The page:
Alcohol Related Deaths More than 100,000 deaths per year are attributed to alcohol, in the United States. Alcohol-related auto accidents account for approximately 24,000 of these deaths (most often the victims are under 30 years of age), while alcohol-related homicide account for 11,000 and suicide 8,000 deaths. Certain types of cancer, which are partly associated with the consumption of alcohol, contribute to another 17,000 deaths. Alcohol-related strokes are responsible for 9,000 deaths. 25,000 lost lives are due to 12 alcohol-related diseases including cirrhosis of the liver. All these deaths combined are the equivalent of 200 jumbo jetliners crashing and taking the lives of everyone onboard, in just one year.
Such numbers are staggering until you realize that it is Coronary Heart Disease that is the number one killer in the United States, not alcohol. There are roughly 900,000 persons admitted to U.S. hospitals for strokes annually and 830,00 admitted for Congestive Heart Failure. Though they are not always fatal, these diseases will leave its victims at varying levels of incapacitation. Looking at specific age groups, cardiovascular disease is the #1 killer of those age 65+ and #2 killer of those age 25 64 This is a political issue for the U.S. with so many lives lost to alcohol-related disease and accidents. Leaders will not be perceived favorably by designating research money to study the health benefits of a drug responsible for damaging so many lives.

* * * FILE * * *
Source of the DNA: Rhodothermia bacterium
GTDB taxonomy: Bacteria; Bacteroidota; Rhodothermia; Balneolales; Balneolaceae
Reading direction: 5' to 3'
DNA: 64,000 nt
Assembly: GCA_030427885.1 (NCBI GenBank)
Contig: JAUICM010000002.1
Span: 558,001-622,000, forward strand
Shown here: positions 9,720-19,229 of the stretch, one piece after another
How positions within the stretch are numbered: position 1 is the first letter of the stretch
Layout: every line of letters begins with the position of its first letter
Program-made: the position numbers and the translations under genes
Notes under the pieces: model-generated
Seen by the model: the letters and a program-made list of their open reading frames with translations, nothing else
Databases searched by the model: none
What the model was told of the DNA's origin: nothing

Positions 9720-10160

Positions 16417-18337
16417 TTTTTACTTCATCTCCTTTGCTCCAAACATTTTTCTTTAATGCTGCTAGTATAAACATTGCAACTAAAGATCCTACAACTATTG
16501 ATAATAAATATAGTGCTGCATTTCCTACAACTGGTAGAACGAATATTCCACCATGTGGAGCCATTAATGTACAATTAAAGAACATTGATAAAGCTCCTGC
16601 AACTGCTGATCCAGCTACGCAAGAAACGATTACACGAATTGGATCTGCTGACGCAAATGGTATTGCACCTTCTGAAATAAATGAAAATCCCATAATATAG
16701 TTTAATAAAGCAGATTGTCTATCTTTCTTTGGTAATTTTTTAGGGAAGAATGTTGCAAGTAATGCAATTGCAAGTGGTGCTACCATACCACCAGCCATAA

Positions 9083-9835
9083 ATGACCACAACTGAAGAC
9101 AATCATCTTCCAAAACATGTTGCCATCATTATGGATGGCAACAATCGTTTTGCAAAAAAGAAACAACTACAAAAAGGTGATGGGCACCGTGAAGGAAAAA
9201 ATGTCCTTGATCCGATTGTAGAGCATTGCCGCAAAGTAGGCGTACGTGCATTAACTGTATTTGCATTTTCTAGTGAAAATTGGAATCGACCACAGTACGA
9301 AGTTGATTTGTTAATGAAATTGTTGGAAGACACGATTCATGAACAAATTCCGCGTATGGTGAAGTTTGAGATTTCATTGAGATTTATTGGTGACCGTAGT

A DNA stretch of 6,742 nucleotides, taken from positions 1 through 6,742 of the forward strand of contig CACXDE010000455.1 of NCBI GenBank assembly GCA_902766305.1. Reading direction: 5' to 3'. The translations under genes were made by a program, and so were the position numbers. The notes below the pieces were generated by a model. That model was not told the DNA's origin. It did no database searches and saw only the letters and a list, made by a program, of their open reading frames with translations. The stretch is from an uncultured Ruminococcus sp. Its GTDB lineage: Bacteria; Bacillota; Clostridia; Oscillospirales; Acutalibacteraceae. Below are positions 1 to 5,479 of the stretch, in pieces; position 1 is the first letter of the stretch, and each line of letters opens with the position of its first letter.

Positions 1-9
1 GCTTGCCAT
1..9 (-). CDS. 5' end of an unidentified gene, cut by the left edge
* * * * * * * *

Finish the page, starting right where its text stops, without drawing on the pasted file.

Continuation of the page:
I believe it is this political climate which limits research in this area, and I believe it is this climate that limits the amount of coverage the media provides about its possible benefits. As I began to research this subject I was intrigued by the vast number of articles and studies on the health benefits of wine. The industry has submitted a number of press releases attempting to counter the negative social stigma alcohol had developed circa 1992 – 98. These articles aside, I found reputable sources, with published reports, from such respected names as Harvard, UC Davis, Georgetown, and the Mayo Clinic. Several of these studies have been published in the American Medical Journal, and the New England Journal of Medicine.
I found articles referring to the “French Paradox.” This is an occurrence where the French diet contains equal levels of fat as the U.S. however the coronary disease related mortality rate of France is 1/3 that of the U.S. diet. I believe we must investigate and prove or disprove the assertion that wine is somehow involved. Either we are letting hundreds of thousands of people die or become severely debilitated senselessly by not taking advantage of wines possible benefits, or we are allowing an industry to spread half-truths with the potential of hurting unsuspecting consumers.
Mounting evidence continues to suggest that when taken with a balanced diet, moderate amounts of wine can reduce the level of LDL cholesterol in the bloodstream, reduce the risk of heart disease, reduce the risk of stroke, and thus lower mortality rates. DEFINING THE PROBLEM Are there health benefits to drinking moderate amounts of wine, which will reduce the mortality rate in humans? HYPOTHESIS Even though fat intake in France is similar to the American diet, the liberal consumption of wine in France protects the French against coronary heart disease by lowering LDL cholesterol and thereby lowering the risk of blockage, thus reducing mortality rates. EVIDENCE First, mounting evidence continues to suggest that when taken with a balanced diet, moderate amounts of wine can reduce the level of LDL cholesterol in the bloodstream. The human body manufactures approximately 80% of the cholesterol used and stored in its cells. The remaining 20% is derived from eating animal products.